Marin and his colleagues conducted a second study in which they randomly assigned 725 patients who had obstructive sleep apnea but not daytime sleepiness to use CPAP or not to use CPAP. Then they tracked participants' blood pressure and heart disease for an average of four years.
At first the researchers did not see a statistically significant difference between the groups. However, 36 percent of the CPAP group was using the machine less than four hours a night.
In a follow-up analysis, which the authors pointed out may be open to bias, the researchers found that patients using CPAP for at least four hours a night were 28 percent less likely than the control group to develop high blood pressure.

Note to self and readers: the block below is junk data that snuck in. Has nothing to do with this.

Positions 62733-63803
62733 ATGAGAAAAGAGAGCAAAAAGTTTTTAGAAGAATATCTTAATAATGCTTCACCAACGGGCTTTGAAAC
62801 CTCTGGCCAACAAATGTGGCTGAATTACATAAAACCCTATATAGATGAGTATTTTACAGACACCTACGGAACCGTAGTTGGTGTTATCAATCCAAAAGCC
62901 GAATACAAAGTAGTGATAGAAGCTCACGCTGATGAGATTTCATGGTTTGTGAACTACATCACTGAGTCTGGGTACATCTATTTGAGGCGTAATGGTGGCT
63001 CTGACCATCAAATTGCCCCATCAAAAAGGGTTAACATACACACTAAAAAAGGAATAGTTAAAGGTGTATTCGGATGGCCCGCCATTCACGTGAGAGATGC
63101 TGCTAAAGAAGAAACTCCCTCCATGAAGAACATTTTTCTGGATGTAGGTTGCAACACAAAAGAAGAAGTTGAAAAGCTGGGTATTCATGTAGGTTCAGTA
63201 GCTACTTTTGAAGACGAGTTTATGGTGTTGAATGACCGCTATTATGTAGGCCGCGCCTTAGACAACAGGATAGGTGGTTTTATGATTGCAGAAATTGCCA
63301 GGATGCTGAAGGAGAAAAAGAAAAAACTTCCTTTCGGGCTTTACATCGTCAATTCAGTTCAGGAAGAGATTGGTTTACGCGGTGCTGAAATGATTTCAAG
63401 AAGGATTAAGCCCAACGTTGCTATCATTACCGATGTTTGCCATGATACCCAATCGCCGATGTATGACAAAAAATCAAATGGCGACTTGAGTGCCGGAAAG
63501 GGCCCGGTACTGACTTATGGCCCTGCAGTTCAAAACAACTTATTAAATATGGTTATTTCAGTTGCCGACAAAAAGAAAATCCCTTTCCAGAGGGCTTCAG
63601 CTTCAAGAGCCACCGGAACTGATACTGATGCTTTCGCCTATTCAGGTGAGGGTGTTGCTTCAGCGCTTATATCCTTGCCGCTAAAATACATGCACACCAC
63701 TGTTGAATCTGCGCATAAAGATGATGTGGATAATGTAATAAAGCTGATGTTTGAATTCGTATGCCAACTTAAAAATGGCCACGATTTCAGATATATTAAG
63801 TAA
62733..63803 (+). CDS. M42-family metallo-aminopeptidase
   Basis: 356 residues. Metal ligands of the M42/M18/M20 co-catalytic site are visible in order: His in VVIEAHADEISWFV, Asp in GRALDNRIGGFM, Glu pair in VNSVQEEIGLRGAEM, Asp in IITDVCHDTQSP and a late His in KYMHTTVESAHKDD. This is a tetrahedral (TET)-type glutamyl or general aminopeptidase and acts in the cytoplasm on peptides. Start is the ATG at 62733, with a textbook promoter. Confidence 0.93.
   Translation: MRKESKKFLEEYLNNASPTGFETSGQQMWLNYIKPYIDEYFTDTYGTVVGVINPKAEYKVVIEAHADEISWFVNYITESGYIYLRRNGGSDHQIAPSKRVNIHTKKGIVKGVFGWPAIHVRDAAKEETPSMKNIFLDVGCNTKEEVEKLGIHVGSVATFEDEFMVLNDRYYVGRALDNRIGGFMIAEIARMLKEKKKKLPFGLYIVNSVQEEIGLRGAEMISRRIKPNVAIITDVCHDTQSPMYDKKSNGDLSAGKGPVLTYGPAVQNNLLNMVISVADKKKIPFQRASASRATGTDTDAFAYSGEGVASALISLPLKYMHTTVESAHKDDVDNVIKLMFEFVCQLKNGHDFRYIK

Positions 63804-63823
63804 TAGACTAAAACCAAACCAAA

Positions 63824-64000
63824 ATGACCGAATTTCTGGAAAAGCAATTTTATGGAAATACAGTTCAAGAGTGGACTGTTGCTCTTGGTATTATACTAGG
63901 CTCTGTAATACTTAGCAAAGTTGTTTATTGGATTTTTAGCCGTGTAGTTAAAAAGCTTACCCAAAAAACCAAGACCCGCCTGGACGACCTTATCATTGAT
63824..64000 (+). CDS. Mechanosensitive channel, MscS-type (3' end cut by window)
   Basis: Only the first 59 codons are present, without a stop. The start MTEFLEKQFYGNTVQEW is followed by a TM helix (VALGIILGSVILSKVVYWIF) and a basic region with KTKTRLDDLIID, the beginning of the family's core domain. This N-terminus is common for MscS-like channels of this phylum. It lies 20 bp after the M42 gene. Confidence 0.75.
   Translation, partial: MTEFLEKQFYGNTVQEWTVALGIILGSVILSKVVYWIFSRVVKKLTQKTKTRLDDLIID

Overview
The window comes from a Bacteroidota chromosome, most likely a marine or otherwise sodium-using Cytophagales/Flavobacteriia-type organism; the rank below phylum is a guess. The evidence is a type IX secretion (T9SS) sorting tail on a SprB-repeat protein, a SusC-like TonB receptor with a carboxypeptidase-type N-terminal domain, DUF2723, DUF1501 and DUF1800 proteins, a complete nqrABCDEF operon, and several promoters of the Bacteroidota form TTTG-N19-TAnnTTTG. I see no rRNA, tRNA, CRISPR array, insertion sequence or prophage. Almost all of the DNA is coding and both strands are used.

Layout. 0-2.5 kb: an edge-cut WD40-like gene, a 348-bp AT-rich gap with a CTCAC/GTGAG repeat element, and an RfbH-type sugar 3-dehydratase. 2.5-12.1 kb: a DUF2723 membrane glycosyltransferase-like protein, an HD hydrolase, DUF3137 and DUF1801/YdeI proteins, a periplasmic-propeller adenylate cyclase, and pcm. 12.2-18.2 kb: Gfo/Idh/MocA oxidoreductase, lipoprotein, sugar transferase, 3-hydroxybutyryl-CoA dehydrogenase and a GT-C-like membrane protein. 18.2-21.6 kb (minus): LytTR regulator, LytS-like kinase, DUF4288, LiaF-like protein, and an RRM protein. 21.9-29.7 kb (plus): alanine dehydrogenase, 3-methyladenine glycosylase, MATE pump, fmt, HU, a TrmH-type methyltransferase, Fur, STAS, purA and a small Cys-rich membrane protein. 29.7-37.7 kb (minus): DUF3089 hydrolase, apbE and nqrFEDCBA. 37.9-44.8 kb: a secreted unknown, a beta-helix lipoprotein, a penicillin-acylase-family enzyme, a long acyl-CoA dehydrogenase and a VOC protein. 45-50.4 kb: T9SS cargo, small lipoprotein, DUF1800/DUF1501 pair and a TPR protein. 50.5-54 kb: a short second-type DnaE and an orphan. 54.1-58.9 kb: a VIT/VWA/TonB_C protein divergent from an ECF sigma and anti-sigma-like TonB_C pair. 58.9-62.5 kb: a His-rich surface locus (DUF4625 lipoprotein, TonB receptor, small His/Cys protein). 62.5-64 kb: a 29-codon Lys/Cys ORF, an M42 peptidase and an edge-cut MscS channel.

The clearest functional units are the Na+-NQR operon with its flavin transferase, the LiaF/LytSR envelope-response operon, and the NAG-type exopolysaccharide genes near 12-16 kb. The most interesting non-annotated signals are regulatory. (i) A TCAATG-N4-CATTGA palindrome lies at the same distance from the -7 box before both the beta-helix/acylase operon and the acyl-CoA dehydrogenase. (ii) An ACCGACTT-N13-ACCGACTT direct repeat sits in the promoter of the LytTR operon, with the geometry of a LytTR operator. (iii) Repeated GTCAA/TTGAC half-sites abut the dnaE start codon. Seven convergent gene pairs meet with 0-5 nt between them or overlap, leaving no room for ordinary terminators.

Dr. Stuart Quan, professor of sleep medicine at Harvard Medical School in Boston, wasn't surprised by the findings. "I already believe that sleep apnea impacts [high blood pressure] and treating with CPAP reduces the risk, so these studies do not affect my way of thinking about this," he said.
Quan added that he prescribes CPAP to patients with at least moderate obstructive sleep apnea or those with sleep apnea and symptoms such as daytime sleepiness or mood problems.
Medicare requires patients to use CPAP at least four hours a night for 70 percent of nights to cover the treatment. The insurance deductible for CPAP is usually between $100 and $500, Quan said.
While the study uncovered an association between CPAP use and reduced risk of developing high blood pressure, it did not prove a cause-and-effect relationship.
To learn more about sleep apnea, visit the U.S. National Heart, Lung, and Blood Institute.
SOURCES: José Marin, M.D., director, Sleep Respir
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